Traci Sorell (We Are Grateful: Otsaliheliga) also wrote her picture book to address representation issues she saw as a parent. She wanted to show contemporary Cherokee people wearing modern clothing and just going about their lives. Sorell uses picture books to foster intellectual curiosity; the focus of her writing is to bring what’s invisible into the light. She brought up the dearth of Native picture books set in post-1900, as well as the lack of Native history that is taught in mainstream school systems. Native writers, Sorell said, “will be busy the rest of our lives fulfilling those needs, because there’s so much that’s been published already that is super problematic.”

Cynthia Leitich Smith (Hearts Unbroken, Candlewick) built upon what Sorell said, disclosing that a number of the Native panelists have legal training. “There is a reason we send our children to law school; that is because our battles are ongoing and that is often where they do take place.” Smith went on to say that next year is the 20th anniversary of her first picture book; between then and now, there have been struggles, but there has also been prosperity and an increased effort to center Native children. Smith referred to Bruchac as an inspiration, saying that he showed her there was a space for Native heroes in children’s literature. More recently, Smith has written contemporary realist Native stories; in Hearts Unbroken, two young reporters are trying to figure out themselves and each other and their relationship in a world that often doesn’t make sense. She spoke about how the book engages both Native and general societal issues, such as erasure in education, microaggressions, and whether anyone can separate the artist from the art.

Adventures in Audio

After a short break, Mary Burkey (Audiobooks for Youth: A Practical Guide to Sound Literature) delivered an intriguing presentation called “Listening to Literature: The Power of Audiobooks.” Burkey began by sharing that audiobooks are “publishing’s fastest growing format.” The power of audiobooks is the power of the human voice, the ability to convey voice, mood, tone, dialogue, and semantics. We live in an era of “transliteracy,” Burkey explained, where “literacy is the interplay of text, aural, and visual communication.” Since listening comprehension exceeds reading comprehension in early grades, Burkey said, audiobooks assist young readers in gaining listening stamina and focusing on a deeper comprehension level. Audiobooks address the word gap and word poverty by allowing young readers to access rich vocabulary used properly, and also give unique access to students who require increased accessibility. Across all ages, listeners consume more books.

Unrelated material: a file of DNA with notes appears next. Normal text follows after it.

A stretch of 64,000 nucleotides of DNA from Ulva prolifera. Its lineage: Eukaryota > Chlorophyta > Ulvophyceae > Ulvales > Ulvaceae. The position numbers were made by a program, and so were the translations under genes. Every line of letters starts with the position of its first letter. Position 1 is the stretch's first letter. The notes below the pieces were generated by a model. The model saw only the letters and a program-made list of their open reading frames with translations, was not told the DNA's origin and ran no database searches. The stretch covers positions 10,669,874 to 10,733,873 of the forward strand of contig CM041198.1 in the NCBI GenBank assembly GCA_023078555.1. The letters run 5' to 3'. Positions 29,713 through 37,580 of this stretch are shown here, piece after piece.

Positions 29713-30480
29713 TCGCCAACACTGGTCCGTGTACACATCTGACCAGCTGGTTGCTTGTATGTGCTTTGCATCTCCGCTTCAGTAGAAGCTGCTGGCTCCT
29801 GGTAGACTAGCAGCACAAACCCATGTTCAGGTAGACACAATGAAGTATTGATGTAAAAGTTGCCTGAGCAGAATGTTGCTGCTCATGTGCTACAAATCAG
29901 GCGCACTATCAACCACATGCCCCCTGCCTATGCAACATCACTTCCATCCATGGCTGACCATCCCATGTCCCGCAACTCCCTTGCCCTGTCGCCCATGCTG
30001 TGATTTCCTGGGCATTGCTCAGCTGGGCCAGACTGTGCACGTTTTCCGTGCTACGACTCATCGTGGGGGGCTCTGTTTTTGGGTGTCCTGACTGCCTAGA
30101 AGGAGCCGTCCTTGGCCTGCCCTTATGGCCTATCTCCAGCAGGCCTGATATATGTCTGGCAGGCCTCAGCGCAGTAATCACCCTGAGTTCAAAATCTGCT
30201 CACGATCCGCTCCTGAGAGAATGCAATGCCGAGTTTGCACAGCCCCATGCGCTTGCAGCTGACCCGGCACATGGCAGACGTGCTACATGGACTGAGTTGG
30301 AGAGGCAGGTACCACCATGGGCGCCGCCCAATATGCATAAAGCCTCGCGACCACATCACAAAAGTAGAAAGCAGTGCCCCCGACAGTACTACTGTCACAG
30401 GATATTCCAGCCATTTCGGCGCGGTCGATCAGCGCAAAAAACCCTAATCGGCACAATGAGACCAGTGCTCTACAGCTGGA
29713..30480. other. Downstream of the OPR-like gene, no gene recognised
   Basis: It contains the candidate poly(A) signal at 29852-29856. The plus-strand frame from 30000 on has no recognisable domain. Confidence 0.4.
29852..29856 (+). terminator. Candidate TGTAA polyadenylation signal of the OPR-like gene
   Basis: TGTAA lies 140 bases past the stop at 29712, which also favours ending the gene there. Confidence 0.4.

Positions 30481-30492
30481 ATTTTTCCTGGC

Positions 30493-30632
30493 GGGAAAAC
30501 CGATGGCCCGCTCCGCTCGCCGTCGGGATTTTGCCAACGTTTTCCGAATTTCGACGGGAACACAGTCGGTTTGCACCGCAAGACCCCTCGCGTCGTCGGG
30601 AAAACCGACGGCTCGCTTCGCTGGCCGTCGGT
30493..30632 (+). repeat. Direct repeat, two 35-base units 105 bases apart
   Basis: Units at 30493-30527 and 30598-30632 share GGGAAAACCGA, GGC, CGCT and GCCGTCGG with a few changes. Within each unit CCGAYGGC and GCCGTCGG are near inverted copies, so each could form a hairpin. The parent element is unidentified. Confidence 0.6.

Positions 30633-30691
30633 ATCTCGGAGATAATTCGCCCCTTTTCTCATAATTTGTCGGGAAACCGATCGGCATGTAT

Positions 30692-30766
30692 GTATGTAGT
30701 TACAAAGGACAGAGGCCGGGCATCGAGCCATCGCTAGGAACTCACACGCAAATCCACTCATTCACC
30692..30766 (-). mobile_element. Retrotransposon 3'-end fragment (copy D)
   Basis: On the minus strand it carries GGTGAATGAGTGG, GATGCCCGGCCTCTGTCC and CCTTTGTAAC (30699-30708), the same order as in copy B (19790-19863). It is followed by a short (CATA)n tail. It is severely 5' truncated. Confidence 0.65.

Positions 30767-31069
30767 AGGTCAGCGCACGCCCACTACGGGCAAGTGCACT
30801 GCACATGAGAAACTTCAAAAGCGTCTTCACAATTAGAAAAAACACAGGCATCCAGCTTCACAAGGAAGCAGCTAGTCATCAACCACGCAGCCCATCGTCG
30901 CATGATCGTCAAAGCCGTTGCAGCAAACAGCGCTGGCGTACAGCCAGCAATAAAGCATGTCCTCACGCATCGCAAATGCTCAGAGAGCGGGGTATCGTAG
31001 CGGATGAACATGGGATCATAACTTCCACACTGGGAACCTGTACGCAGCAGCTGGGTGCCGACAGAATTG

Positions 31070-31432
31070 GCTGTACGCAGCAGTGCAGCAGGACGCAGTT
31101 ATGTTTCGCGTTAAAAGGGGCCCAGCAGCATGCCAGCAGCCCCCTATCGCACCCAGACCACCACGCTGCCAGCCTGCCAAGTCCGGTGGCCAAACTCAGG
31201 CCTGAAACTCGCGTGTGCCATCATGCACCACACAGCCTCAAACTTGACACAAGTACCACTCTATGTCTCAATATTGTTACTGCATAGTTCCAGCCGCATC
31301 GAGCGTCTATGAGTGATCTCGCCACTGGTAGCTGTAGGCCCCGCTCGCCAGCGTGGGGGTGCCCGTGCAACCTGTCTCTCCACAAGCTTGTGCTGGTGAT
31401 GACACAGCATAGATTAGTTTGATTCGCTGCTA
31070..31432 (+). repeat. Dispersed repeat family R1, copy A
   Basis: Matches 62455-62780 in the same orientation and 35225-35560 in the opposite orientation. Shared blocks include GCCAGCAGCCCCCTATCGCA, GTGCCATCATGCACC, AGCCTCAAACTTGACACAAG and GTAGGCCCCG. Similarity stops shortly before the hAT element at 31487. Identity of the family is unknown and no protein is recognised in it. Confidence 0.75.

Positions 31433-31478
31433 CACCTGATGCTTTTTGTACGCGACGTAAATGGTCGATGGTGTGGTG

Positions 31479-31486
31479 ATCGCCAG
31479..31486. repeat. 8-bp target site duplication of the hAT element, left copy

Additionally, audio publishers give special attention to casting authentic voices, allowing for true #OwnVoices opportunities. And audiobooks are transforming graphic novels. Burkey went on to offer professional resources, lists of audio awards to acquaint the audience with excellence in audio, and school and library resources. Notably, she shared, Epic! provides a free educator subscription for e-books, audiobooks, and classroom management tools. Additionally, NASA provides several audiobooks narrated by astronauts. Burkey closed with a quote from Hazel Rochman: “Reading makes immigrants of us all. It takes us away from home, but most importantly it finds homes for us everywhere.”

Following were small group discussion sessions led by authors, educators, librarians, and children’s book professionals. Participants were able to pre-select from 10 options: “The Revolution in Non-Fiction for Children Today,” “Native American Picture Books,” “2020 Caldecott Contenders? To Mock or Not to Mock,” “Graphic Novels for All!,” “What Makes a Book ‘Good’: Mock Newbery and Responses from Educators and Kids,” “Learning to Read,” “Opening Doors to STEM Through Picture Books,” “Over the Rainbow: Picture Books that Explore Sexual Orientation and Gender Identity,” “Breaking the Silence: YA Featuring Women Rising Above the Times,” and “Delicious Reads: New Picture Books about Our Diverse Food Cultures.” Following a syllabus distributed beforehand, each group discussed a selection of children’s books relating to their respective topics for around an hour. Meanwhile, KidLit TV interviewed authors and illustrators in the auditorium.

Lunchtime provided attendees the opportunity to purchase books, courtesy of Bank Street Bookstore, and interact with authors and illustrators in the first of two autographing sessions. Another autographing session concluded the day.

Subversion and Comics

The final panel of the day was “Graphic Novels and Comics as Information Texts,” which featured Jerry Craft (New Kid, HarperCollins); Nadja Spiegelman (the Zig and Wikki series, Toon); Dave Roman, the editor of Science Comics; and Alex Graudins (Science Comics – The Brain: The Ultimate Thinking Machine, First Second) in a discussion moderated by Mahnaz Dar, a staff editor at School Library Journal.